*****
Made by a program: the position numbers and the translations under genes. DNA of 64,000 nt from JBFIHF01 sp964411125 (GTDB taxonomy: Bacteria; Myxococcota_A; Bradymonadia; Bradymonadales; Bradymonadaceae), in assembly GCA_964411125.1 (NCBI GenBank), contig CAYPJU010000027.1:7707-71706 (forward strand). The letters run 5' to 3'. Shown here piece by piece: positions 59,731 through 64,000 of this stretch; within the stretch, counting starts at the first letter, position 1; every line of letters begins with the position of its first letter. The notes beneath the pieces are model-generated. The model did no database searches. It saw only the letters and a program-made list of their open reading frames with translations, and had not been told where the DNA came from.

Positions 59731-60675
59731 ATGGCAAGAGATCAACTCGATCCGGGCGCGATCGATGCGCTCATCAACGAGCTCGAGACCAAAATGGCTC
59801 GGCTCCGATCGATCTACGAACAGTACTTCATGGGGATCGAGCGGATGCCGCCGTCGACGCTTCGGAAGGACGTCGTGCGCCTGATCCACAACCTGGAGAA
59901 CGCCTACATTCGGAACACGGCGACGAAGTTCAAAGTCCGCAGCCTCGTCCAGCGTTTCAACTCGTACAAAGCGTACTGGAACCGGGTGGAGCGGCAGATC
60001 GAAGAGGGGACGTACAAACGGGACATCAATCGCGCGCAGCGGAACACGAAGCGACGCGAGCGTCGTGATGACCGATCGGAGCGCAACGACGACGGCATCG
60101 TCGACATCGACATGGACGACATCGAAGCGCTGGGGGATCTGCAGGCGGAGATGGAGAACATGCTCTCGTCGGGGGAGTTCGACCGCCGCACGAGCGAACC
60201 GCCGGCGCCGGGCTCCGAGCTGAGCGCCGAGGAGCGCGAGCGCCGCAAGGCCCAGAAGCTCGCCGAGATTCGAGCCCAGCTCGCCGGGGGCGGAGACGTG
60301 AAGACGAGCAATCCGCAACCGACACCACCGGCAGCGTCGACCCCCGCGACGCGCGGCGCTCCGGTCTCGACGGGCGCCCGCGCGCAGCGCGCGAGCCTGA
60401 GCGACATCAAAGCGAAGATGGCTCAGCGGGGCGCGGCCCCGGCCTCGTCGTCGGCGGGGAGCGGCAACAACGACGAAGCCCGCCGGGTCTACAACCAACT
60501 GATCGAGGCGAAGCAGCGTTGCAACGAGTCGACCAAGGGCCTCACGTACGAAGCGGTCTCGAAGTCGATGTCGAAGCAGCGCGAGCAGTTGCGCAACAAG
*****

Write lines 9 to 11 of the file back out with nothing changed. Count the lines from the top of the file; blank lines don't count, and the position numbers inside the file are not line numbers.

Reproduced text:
60301 AAGACGAGCAATCCGCAACCGACACCACCGGCAGCGTCGACCCCCGCGACGCGCGGCGCTCCGGTCTCGACGGGCGCCCGCGCGCAGCGCGCGAGCCTGA
60401 GCGACATCAAAGCGAAGATGGCTCAGCGGGGCGCGGCCCCGGCCTCGTCGTCGGCGGGGAGCGGCAACAACGACGAAGCCCGCCGGGTCTACAACCAACT
60501 GATCGAGGCGAAGCAGCGTTGCAACGAGTCGACCAAGGGCCTCACGTACGAAGCGGTCTCGAAGTCGATGTCGAAGCAGCGCGAGCAGTTGCGCAACAAG